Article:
How to Adapt to a New Workplace

Learning about the company and its key figures before your first day can help you make a good first impression.
Learning about the company and its key figures before your first day can help you make a good first impression.

In a time of layoffs and high unemployment, adapting to a new job is more important than ever. A study by the training company Leadership IQ of 20,000 newly hired employees found that 46 percent of them had hit the rocks within 18 months, facing either termination, disciplinary action or a negative performance review [source: Leadership IQ].

Why do so many new hires fail? One reason is that many of them aren't given a clear job definition from the start [source: Fisher]. You should begin by finding out exactly what your duties will be in the new role. It's best to get a written description, but remember that jobs change and that, in today's job climate, employees often are expected to be flexible and ready to take on new duties.

To help yourself adapt, begin by learning as much as you can about the company for which you're going to be working. Who are the top executives, and how do the various departments and sectors work together? What's the company's history? Who are its main competitors? What trends are affecting the industry?

Once on the job, the Leadership IQ survey found, it was not a lack of competence but difficulty in accepting and implementing feedback that proved the most common downfall of new employees. "The best way to show deference to a group is to listen," says psychologist Albert J. Bernstein in his book "Am I the Only Sane One Working Here?" Your coworkers "want you to show them that you value the experience and knowledge of the group," Bernstein says. Feedback is so important that if you aren't getting it, you should request it. Ask your boss: How am I doing? How could I be performing my job better? Some of what you hear might not be pleasant, so you should be able to take criticism in stride.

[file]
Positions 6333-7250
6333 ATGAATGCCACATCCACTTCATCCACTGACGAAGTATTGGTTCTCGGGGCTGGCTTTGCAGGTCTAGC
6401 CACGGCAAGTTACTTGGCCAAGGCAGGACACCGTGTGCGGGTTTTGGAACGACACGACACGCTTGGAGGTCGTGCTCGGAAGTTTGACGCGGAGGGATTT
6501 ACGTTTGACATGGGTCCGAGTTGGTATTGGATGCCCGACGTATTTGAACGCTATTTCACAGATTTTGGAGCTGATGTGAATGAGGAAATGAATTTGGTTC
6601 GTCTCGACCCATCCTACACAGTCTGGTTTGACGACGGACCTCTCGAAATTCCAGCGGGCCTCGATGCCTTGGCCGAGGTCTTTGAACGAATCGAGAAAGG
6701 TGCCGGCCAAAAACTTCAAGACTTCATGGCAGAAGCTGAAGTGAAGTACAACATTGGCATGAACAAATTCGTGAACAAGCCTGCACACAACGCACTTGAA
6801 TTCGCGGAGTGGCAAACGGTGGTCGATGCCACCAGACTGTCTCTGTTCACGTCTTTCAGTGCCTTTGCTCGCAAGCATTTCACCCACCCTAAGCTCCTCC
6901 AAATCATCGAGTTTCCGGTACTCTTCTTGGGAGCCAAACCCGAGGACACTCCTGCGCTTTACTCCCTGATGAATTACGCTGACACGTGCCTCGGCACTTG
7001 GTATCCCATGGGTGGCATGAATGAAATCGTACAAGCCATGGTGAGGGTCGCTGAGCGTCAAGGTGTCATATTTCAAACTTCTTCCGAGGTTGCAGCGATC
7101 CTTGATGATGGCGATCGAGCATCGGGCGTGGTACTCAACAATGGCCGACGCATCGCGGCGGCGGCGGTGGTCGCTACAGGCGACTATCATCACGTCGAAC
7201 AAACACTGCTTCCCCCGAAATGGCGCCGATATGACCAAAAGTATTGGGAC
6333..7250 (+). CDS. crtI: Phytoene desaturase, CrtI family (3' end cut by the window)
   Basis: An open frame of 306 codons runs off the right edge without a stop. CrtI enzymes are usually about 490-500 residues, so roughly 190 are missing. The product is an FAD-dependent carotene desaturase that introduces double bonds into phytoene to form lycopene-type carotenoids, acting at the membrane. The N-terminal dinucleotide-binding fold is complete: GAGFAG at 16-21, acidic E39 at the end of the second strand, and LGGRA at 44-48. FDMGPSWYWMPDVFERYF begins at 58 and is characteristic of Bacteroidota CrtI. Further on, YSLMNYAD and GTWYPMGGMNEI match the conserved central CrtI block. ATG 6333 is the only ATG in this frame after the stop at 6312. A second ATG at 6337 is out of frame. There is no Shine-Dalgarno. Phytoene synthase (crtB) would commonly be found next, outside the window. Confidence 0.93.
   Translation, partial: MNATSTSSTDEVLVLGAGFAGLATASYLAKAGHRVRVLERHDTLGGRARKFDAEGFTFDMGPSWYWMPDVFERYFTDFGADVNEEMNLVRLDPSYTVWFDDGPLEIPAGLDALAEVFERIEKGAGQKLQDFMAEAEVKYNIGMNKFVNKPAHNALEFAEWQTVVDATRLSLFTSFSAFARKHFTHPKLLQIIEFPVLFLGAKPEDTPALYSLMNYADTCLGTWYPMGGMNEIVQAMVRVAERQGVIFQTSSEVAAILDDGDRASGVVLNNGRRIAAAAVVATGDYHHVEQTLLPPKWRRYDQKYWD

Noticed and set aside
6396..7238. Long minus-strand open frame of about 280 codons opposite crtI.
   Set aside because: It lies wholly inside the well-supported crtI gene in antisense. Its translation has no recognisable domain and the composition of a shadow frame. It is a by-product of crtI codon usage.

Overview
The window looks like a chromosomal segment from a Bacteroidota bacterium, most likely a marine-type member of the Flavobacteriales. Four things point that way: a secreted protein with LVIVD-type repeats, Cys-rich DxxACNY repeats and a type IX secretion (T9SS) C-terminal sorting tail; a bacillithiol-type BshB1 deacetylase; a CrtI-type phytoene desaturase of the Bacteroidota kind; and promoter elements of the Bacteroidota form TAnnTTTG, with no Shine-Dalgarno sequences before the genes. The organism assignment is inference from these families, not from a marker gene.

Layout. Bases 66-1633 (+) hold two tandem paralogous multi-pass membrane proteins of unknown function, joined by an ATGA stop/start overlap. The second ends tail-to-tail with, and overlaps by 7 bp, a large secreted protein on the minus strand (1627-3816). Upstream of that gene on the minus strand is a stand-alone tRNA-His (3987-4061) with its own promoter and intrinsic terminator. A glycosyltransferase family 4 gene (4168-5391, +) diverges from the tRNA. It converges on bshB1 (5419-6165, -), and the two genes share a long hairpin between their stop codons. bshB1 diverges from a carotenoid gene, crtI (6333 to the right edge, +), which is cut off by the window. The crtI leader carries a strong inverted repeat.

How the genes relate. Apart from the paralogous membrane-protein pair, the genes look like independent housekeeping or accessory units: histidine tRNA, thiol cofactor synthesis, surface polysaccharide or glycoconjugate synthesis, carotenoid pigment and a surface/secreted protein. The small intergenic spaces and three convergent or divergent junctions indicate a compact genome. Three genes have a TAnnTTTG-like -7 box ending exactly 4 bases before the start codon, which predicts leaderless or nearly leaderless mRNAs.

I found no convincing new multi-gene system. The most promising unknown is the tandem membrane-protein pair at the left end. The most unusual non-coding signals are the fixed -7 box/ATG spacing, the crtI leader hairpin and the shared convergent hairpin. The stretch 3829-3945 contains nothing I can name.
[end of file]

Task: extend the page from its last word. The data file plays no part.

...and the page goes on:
In addition to knowing your company, learning what's expected of you and being ready to accept feedback, here are some additional tips to help you adapt to your new job:

  • Don't talk about how you did things at your old job. It's a big temptation, but a serious mistake.
  • Don't bluff. If you don't know how to do something, ask.
  • Acknowledge your mistakes. You're bound to make some; don't try to cover up.
  • Ask questions, take notes. Most people don't mind explaining things to you, but they'll lose patience if you ask the same questions over and over.
  • In office jobs, don't dress too casually. One common suggestion is to dress for the job you want to have, not the one you already have.
  • Keep your boss informed. No surprises or embarrassments.
  • Study the employee handbook. Pay close attention at orientation and training sessions.

Every workplace has its own pace. Read on for advice about adjusting to the rhythms of a new job.